Our “All Ohio” Playground

This is the latest story from the blog,
“Wrong Turns Write Life”

The creek was long, and on one side, it had rolling hills. Shaped like three sides of a square, we’d pick it up at a corner where our trail led. There was nothing but a mile or so of woods between our backyards and this “playground.”

One day, we followed the creek up around another of its bends. Next to the grocery store was the American Legion. This was the time of year they would have live fire shooting ranges – turkey shoots, I think they used to call them. I imagine if you missed the target, the round ended up in the woods. They weren’t shooting, so we didn’t have to get our feet muddy in the creek. The creek on this stretch had no hills, but its earthen walls were steep, camouflaged by bushes and saplings.

We decided to venture up to the grocery store. Men were at the dock unloading huge sides of beef. Out of the truck, they would slide one slab at a time down a cable attached to a hook. It would slam into the other slabs at the end of the tilted line. We sat on the concrete ledge and whooped it up when a good slam could be heard. We went nuts when meat parts flung off. The workers were grinning as they worked, letting us carry on.

When they were done, they took a break, so we slipped inside to see what happened next. The saw noise was deafening, so when a guy yelled at us, we only saw lips moving. We exited at the nearest door and were now inside the store by the meat department and a water fountain. We strategically hit an assortment of free sample tables and actually satisfied our hunger.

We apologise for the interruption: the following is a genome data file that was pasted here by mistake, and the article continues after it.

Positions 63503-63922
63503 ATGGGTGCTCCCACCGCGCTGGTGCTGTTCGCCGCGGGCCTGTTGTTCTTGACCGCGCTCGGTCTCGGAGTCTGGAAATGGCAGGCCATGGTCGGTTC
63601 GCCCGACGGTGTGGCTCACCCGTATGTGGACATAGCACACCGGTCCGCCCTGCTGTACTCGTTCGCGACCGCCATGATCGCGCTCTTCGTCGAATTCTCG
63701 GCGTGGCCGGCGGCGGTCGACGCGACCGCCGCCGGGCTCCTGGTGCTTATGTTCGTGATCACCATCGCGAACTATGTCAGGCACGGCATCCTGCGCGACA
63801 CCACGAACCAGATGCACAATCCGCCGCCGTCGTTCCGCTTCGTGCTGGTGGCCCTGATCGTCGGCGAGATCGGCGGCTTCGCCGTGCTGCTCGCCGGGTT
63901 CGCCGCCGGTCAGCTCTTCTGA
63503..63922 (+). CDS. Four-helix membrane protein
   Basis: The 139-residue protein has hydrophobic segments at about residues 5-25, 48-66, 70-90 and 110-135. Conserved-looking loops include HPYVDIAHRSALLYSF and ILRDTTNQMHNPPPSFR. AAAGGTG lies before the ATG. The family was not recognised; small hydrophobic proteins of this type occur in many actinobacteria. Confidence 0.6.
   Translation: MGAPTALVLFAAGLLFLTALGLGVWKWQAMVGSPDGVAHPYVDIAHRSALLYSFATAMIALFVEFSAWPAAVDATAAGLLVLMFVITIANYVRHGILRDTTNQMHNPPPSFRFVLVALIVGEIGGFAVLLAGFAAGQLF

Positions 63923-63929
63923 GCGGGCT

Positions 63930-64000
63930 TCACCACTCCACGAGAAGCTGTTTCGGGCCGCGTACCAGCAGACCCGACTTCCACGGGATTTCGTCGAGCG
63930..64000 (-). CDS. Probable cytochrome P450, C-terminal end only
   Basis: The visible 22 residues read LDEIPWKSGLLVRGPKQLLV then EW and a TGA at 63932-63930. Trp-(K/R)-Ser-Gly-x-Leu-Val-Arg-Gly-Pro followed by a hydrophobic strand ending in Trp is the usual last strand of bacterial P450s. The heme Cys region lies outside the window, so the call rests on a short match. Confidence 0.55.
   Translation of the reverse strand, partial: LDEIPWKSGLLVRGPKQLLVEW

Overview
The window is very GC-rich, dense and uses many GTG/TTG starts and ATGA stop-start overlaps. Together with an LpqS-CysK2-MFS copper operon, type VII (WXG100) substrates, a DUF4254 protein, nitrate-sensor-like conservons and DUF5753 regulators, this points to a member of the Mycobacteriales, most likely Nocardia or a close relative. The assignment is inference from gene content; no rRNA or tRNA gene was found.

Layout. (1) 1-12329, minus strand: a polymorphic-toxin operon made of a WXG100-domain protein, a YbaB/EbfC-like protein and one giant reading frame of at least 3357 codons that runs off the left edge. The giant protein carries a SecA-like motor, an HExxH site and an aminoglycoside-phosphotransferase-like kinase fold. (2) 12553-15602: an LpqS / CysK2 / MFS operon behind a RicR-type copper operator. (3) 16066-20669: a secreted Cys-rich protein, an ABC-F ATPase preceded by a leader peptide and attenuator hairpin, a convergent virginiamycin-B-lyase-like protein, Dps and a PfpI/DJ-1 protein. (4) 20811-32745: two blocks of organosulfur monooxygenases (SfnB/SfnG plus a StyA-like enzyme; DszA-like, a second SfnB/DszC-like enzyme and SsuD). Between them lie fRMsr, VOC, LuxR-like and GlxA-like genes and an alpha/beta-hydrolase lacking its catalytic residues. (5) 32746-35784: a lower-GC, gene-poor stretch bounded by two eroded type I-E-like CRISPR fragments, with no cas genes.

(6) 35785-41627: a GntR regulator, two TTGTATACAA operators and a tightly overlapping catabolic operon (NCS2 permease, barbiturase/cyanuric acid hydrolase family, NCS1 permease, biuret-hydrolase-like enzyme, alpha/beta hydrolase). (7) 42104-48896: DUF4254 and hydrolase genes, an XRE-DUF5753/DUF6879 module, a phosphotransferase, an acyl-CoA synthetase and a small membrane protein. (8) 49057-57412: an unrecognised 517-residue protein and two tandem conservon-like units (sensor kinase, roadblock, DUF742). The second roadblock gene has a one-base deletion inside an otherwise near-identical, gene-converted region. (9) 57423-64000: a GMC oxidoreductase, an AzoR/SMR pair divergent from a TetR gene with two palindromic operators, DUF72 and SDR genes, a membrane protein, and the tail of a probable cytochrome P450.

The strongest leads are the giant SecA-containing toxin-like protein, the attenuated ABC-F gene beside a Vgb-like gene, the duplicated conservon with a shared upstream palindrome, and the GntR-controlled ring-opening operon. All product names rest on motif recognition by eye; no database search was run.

Eric suggested we play hide-and-seek. The game had never been this much fun. After a while, we decided on one more round. Then, we’d go back to our playground.

I found the perfect spot. It was the cereal section. I moved enough boxes to slide my little body behind an outer wall of cereal. Then, I pulled one box over to hide my face. I was so proud of my creativity. I knew I’d never be found.

About the time I was cramping and dozing off, I thought about ditching my spot to see what everyone else was up to. That’s when I heard someone closing in. They were onto me. They must have been. Box after box was being moved to see what was behind it, I presumed. My anxiety from the anticipation of being found was off the charts high.

That last box I placed in front of my face was moved. I looked out and saw the slacks of a lady. She was holding the box between us. It looked like she was reading the back of it because staring at me was Count Chocola. I held my breath and remained motionless. I don’t know when she sensed me, but when she did, she dropped the Count and screamed so damn loud I felt like bursting from my hideout and sprinting for the exit. But my body would not move.

I got a good scolding in the manager’s office, but before he was finished, someone came in and alerted him of more boys creating mischief.

He pointed at me and said, “Don’t you move!”

He disappeared, and so did I.

Cautiously, I walked out of the office, looked around, turned the corner, and strolled right out the front doors. Once I was in the parking lot, I sprinted around the far corner of the building into an open field, heading for the woods. I kicked into overdrive when my friends flew around the opposite corner of the building and into the field. Three men were in hot pursuit. We made a “V” toward each other and the creek.

We ran right up to the edge of the creek and jumped. We knew we couldn’t clear it, and that wasn’t what we had in mind. We splat into the far bank, righted ourselves, and splashed down the middle of the creek in the direction of the American Legion. The men weren’t far behind.  They drew closer quickly, running along the upper edge of the creek, peering down when their view wasn’t obstructed.